You cannot run assembly programs the same way as you run Basic ones, though it is nearly as easy. You simply have to use the Asm() commmand to run them. For example, if the program is called thisgame, type the command Asm(thisgame) on the home screen to start it.
If you are really too lazy to type this every time, then you can create a Basic program which contains just this line, and you can also use shells (described in the next section).
Shells are not required to run TI-86 assembly programs, but some people find them useful. A shell is essentially a program which displays a list of other programs on the calculator and allows you to select programs from the list to run them. The ticalc.org archives contain numerous shells for the TI-86. Many of them have additional features such as allowing you to delete or rename programs from the shell menu, organize programs into folders, "lock" the calculator with a password, and run programs written for other calculators.
There are programs on the TI-86 that allow running of programs written for these other calculators. However, they are not necessarily 100% compatible with all programs for the other calculators. Also note that most programs for the other calculators also have TI-86 versions so this capability isn't terribly important.
Several shells allow you to run assembly programs for ZShell, Usgard, and some other shells on the TI-86. Among these are ASE, Rascall, and YAS. According to my (rather limited) tests of these, YAS (Yet Another Shell) by Aaron Curtis provides the best support for TI-85 programs, allowing almost everything to run without any problems.
It is also possible to run programs for the TI-82 or TI-83 on the TI-86, but they have to be converted with special programs before they can run on the TI-86. TI-82 programs can be run from the ASE shell, and Ion programs can be run with the Ion86 programs. Ion86 is available from the TI-86 section of the Icarus Productions site. Since these calculators are more different from the TI-86 than the TI-85 is, the compatibility level with them will probably be less than with TI-85 programs.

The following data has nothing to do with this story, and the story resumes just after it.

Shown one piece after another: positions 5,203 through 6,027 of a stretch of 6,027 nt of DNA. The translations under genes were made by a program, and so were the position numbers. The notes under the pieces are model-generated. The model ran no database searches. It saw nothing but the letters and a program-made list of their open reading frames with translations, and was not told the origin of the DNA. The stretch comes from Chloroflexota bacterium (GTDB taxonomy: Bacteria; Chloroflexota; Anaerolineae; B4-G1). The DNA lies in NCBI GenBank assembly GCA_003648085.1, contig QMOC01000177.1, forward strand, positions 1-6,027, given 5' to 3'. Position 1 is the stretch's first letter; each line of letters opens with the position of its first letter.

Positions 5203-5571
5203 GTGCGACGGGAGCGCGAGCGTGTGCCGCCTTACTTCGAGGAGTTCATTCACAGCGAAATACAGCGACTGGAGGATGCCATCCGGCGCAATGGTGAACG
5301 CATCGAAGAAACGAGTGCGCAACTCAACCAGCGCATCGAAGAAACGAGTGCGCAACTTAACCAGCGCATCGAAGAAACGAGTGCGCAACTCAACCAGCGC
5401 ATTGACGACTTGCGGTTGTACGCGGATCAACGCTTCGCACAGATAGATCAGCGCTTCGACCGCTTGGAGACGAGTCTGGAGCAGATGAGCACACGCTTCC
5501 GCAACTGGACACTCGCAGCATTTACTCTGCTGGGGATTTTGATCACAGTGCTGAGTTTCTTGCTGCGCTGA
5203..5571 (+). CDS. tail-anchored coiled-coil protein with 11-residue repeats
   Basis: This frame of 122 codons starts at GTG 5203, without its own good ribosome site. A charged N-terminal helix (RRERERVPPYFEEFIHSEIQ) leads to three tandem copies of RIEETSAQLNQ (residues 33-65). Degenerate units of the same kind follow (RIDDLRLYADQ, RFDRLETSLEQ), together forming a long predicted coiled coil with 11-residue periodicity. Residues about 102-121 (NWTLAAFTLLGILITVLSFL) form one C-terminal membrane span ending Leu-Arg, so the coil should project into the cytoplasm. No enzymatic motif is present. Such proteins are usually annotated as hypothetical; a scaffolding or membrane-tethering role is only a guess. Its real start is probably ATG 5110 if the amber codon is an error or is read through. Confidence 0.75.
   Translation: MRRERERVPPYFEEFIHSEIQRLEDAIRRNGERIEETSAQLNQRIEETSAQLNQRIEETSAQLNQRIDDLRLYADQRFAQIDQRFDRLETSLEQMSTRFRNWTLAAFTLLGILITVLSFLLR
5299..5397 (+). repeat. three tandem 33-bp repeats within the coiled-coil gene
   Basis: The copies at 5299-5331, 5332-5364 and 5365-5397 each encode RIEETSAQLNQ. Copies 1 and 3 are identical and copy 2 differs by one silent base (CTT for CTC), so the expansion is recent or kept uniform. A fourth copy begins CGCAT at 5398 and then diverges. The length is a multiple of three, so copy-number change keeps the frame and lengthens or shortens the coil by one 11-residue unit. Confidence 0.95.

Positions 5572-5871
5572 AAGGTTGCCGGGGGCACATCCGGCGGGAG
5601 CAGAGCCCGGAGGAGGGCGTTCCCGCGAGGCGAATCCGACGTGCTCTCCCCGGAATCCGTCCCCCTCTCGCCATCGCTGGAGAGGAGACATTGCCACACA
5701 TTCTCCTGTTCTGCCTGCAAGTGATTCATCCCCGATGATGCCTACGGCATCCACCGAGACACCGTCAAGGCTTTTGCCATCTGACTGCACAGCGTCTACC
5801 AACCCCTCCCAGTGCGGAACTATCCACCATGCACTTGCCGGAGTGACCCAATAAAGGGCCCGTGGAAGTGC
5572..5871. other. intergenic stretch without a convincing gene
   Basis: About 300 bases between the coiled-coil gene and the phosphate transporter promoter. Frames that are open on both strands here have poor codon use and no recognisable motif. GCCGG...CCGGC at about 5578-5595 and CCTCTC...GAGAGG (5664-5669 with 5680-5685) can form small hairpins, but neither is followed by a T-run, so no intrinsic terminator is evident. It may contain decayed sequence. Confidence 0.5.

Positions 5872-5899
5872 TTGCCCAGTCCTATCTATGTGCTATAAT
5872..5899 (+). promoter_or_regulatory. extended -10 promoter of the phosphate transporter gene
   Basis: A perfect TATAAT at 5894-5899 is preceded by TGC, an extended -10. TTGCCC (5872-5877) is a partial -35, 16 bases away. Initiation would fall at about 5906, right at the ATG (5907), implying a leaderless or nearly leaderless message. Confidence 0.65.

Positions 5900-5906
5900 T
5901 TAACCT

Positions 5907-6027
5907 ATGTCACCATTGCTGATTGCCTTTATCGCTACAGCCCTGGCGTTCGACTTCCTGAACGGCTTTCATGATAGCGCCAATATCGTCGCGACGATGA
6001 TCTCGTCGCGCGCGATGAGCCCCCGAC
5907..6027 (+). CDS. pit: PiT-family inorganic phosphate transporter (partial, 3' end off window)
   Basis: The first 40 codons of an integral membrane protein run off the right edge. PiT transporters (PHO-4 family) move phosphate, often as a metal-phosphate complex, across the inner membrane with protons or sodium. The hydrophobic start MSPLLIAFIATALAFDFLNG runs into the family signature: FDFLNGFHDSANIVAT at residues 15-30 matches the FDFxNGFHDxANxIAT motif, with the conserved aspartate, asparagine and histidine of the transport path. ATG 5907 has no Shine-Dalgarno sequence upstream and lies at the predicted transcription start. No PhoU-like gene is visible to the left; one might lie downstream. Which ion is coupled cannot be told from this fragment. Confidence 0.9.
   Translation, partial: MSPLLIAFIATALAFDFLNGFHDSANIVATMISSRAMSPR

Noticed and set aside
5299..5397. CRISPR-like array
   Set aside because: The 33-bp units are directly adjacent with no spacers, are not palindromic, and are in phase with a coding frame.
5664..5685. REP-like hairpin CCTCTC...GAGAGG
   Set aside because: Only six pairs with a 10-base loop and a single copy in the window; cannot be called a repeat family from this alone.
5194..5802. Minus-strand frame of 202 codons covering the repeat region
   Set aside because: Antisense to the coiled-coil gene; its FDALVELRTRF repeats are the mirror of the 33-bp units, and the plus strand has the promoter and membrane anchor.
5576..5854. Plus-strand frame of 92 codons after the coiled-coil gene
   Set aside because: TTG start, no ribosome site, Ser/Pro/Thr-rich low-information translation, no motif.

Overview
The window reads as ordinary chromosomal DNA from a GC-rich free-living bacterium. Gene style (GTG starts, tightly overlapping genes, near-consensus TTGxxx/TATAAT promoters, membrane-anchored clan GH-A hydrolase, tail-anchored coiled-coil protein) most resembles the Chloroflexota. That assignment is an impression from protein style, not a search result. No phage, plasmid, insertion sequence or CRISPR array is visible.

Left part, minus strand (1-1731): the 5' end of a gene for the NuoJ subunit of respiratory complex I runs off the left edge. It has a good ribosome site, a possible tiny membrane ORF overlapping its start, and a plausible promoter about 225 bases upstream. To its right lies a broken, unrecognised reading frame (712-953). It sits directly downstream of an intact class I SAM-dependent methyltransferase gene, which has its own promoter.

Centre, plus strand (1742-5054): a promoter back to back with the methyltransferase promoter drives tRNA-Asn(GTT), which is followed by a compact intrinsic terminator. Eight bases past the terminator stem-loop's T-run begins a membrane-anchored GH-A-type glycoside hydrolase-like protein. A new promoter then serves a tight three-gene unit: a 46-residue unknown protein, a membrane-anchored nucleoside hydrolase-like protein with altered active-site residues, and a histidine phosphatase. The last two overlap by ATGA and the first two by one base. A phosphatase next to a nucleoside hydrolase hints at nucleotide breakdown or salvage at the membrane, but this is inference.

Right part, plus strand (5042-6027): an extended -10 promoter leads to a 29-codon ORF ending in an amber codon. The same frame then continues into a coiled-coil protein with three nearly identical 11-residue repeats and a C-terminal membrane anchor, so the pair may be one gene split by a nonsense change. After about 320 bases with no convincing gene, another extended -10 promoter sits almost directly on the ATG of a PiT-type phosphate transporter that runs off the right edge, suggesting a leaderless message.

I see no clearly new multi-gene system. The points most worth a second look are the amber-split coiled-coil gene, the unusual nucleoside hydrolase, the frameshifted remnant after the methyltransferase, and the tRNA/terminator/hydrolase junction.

This is possible in some cases. The YAS shell, mentioned in the previous section, has an option to protect memory from being erased. There are also stand-alone programs such as Chmasc which allow you to recover memory after a crash or reset.
To use this program, you simply run it to install the protection. After the calculator is erased, you type in a small program (which it will show you when you install Chmasc) and run that to recover the memory. This program will recover memory from some crashes, and also works if certain "virus" programs have been run to erase the calculator.
Since assembly programs normally run with different pages of RAM available than those which hold the calculator's variables, a program that just writes to memory randomly will normally not corrupt the variables, which should allow them to be recovered. For this reason there is a high probability of successfully recovering memory if a program crashes.